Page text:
Saturday, June 11, 2011

Perils of Parenting

You want to believe somewhere in your heart of hearts that your child is a miniature you, only better. Like she got all your good qualities and all your interesting quirks, but none of the major hang-ups that have caused you so many problems throughout your life. And when she's very young, you can shape her interests to a degree. What you like, she likes, and what you don't, she often doesn't.

But then one day, you discover that she has somehow become an actual person while you were looking the other way. And on the one hand, it's inevitable and good, but on the other, it's sad.

What brought this on, you ask? Last week, I was watching my daughter for a day (one measure of how far I've cleaned up the mess from the Worst Mistake of My Life is that I was finally willing, after over two years, to let my daughter come into my house again--the house is far from clean, but I'm not too ashamed to let her in the door anymore), I decided to share with her one of the great treasures from my own childhood. I showed her the original Star Wars.

Okay, it wasn't the original, or the VHS version I have that's really close to the original. It was the Special Edition (ptooey!) which I have on DVD and which is mostly the original.

She got bored less than halfway through and stopped paying attention. After Ben Kenobi died, she looked up and wondered why Luke was sad; she had been doodling throughout the entire lightsaber duel. When they were tensely running down the Death Star trench, she briefly looked up and asked, "What are they doing?" having completely missed the significance of, well, every scene in the movie talking about how the Death Star was the ultimate enemy they had to destroy.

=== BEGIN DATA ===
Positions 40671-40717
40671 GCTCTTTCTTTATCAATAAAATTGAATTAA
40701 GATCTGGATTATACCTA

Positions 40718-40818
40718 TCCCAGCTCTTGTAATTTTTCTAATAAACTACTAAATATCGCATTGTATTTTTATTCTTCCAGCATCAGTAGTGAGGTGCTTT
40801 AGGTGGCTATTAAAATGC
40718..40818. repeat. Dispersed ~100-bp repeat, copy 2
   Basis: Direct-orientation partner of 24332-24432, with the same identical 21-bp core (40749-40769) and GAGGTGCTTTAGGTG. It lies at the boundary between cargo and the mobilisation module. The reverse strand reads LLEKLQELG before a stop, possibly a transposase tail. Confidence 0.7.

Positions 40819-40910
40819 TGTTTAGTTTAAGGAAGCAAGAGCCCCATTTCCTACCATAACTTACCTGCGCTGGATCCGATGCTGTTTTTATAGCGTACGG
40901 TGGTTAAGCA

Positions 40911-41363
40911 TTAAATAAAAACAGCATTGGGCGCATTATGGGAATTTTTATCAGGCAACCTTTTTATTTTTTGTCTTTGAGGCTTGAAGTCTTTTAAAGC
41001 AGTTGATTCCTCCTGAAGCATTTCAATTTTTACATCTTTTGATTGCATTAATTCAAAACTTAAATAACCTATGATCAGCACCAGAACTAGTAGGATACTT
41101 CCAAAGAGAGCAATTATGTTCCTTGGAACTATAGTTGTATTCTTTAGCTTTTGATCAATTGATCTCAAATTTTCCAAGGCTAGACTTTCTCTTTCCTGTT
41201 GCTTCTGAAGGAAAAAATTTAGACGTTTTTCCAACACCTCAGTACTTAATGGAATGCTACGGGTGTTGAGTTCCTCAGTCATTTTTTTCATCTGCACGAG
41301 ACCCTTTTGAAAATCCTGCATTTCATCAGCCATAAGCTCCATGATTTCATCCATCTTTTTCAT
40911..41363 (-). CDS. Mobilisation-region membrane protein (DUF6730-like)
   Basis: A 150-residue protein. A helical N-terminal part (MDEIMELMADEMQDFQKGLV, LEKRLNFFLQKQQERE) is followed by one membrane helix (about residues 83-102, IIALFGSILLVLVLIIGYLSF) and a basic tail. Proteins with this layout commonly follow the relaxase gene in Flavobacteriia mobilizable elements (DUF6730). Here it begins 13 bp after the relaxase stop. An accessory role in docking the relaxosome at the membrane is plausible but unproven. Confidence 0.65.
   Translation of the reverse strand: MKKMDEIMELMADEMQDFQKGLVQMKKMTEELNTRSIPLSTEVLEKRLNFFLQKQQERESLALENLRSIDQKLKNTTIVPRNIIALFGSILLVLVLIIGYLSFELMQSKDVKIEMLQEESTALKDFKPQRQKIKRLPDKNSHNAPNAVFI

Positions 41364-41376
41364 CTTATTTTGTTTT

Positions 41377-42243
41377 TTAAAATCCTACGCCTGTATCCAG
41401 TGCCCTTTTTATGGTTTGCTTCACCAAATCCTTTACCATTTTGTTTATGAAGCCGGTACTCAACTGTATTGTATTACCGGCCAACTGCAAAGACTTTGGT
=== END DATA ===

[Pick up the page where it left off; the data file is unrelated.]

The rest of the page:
And it's not as if I expected her to have the same reaction I did. When I saw it, I was in a theater coming out of a period when any movie with a happy ending was considered a kid's movie. Movies were depressing and often incoherent. And special effects, even the good ones, were crude at best and usually just laughably awful. And the movies those effects featured in were usually stilted and boring until the brief shining moments when cool stuff happened.

Star Wars was different, fast-paced and funny with effects totally unlike anything I'd ever seen before. Without Star Wars, I would not have gone to the University of Southern California. The movie changed my entire life. It is not an understatement to say that it was, for me, a religious experience.

I didn't expect it to have the same effect on my daughter. To her, effects like that and even better are an everyday experience. And the movies she has seen have all been influenced by Star Wars to such an extent that it's no longer the unique experience it was for me. So no, I didn't expect her to speak in tongues after watching it. But I did expect it to at least hold her interest.

*sound of heart breaking*

But all is not lost. She came over again on Thursday, and I showed her Raiders of the Lost Ark. And that one, she not only watched all the way through, but really seemed to like (I'm super-duper hoping that she wasn't saying "awesome" just to keep from hurting my feelings). So yeah, there's hope.

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